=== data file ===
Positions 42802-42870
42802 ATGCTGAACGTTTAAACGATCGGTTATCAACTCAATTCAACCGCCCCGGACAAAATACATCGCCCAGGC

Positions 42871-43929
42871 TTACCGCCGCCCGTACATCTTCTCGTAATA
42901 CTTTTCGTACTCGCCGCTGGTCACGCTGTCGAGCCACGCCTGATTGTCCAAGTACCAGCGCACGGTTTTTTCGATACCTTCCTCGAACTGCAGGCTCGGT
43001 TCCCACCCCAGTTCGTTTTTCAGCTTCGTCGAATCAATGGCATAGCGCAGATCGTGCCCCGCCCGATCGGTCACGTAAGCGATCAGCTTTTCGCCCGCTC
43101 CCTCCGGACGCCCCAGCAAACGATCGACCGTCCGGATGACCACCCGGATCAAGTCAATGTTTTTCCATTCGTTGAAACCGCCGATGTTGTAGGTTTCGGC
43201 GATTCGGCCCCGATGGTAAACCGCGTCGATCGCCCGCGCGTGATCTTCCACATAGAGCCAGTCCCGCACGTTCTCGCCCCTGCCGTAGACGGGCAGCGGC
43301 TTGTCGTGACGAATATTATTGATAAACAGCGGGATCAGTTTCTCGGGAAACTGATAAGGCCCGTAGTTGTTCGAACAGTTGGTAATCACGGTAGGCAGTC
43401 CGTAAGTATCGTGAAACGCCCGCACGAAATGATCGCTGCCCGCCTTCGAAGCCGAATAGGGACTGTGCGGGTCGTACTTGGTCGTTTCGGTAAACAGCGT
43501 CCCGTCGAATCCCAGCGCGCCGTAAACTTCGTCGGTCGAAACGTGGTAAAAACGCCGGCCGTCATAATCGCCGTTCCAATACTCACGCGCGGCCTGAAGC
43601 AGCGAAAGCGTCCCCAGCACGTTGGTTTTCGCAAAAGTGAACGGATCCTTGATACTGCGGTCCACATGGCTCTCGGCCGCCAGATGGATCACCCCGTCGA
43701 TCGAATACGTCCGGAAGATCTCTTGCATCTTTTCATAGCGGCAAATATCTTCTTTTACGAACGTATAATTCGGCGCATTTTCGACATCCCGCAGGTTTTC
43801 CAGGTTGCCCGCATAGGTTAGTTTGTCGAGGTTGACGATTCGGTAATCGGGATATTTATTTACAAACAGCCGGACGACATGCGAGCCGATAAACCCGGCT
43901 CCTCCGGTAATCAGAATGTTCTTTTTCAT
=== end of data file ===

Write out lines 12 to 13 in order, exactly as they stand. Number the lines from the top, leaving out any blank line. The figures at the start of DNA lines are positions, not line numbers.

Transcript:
43601 AGCGAAAGCGTCCCCAGCACGTTGGTTTTCGCAAAAGTGAACGGATCCTTGATACTGCGGTCCACATGGCTCTCGGCCGCCAGATGGATCACCCCGTCGA
43701 TCGAATACGTCCGGAAGATCTCTTGCATCTTTTCATAGCGGCAAATATCTTCTTTTACGAACGTATAATTCGGCGCATTTTCGACATCCCGCAGGTTTTC